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Acute Kidney Injury

Acute kidney injury (AKI) is an episode of sudden kidney damage or failure. It causes waste products, like creatinine, acids, and urea, to build up in your blood and can cause significant damage to the rest of your body. There are multiple levels of kidney injury, varying from mild to severe with the most severe cases, requiring renal replacement therapy by dialysis.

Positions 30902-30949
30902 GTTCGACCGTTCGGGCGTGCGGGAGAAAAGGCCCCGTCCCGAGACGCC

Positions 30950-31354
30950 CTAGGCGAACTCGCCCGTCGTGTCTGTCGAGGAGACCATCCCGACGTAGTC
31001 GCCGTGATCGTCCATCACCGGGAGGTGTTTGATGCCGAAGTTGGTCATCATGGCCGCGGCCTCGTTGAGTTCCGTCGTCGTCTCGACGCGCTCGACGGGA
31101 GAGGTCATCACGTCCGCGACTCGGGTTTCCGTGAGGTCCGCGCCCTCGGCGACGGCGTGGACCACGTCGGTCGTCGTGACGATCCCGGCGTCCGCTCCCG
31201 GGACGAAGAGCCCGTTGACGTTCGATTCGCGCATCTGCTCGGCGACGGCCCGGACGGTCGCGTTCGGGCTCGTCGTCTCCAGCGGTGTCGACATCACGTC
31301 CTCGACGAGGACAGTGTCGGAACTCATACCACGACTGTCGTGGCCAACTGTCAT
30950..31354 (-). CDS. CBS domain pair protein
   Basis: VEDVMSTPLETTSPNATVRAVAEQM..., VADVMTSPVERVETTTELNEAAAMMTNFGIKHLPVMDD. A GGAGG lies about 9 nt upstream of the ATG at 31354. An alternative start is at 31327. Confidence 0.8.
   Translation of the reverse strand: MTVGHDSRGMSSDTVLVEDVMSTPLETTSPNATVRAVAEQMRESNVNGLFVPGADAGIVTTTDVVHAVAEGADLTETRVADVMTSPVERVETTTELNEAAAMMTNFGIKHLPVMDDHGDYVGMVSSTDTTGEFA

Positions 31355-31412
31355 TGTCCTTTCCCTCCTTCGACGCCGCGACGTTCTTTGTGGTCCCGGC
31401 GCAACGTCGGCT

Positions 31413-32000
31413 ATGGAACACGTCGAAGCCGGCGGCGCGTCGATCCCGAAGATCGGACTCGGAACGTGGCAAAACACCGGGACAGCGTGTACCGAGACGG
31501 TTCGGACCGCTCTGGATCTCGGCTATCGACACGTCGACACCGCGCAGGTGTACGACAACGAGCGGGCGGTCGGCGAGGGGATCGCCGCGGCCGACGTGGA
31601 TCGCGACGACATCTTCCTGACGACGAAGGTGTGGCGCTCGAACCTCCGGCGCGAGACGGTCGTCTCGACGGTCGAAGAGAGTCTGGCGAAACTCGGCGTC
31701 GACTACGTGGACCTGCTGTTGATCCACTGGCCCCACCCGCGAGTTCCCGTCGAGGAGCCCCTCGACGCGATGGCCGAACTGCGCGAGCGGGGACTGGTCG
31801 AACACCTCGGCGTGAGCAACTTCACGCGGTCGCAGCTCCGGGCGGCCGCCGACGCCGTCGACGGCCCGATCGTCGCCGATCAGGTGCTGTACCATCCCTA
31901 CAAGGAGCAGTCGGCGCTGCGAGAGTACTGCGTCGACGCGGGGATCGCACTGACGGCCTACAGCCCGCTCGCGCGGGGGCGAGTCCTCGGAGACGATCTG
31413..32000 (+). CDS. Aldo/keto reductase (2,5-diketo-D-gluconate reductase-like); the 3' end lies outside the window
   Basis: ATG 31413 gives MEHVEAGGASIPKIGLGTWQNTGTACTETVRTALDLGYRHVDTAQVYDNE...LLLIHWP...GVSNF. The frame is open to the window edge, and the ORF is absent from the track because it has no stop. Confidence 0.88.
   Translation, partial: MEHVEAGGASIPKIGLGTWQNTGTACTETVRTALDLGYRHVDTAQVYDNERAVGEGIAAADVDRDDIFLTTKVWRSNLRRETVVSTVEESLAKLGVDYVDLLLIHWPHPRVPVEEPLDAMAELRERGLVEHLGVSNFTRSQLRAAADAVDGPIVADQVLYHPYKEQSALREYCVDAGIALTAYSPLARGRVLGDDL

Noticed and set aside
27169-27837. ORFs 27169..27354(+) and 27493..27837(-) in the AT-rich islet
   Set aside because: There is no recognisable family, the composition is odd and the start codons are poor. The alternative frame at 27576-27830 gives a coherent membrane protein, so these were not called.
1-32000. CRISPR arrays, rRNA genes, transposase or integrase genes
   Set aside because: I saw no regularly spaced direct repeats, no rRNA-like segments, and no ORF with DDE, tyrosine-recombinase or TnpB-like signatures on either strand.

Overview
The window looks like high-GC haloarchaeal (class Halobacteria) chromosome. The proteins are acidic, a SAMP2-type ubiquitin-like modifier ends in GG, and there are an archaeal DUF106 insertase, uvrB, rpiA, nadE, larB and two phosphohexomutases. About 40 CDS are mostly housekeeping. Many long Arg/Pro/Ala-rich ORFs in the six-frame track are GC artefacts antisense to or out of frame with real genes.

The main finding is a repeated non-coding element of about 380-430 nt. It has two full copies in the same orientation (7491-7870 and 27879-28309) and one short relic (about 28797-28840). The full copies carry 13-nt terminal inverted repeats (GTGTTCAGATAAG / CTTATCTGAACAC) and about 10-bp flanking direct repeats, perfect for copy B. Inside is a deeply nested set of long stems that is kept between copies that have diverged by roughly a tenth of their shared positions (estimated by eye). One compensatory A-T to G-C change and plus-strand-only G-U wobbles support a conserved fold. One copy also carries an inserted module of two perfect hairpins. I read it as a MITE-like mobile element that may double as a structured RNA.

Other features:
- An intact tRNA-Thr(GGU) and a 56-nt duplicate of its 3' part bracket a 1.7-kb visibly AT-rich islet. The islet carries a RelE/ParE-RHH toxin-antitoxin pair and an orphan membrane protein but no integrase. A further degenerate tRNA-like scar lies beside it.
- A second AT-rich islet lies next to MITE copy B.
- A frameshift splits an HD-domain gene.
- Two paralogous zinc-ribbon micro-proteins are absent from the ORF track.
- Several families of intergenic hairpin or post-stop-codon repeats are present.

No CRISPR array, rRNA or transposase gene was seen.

Investigators in the Section of Nephrology are conducting basic and clinical research to help patients with AKI. Dr. Wilson is conducting clinical trials to guide management of hospitalized patients with AKI. Drs. Moledina and Cantley are collecting kidney biopsy samples from patients with AKI to better understand this disease. Dr. Mansour is studying how kidneys repair after injury both in native and allograft kidneys, as well as after marathon running. Dr. Xu’s lab focuses on the underlying mechanism(s) of kidney repair after AKI and how maladaptive repair can lead to chronic kidney disease (CKD) using mouse models, as well as developing nanomedicine to slow or even reverse AKI-to-CKD transition.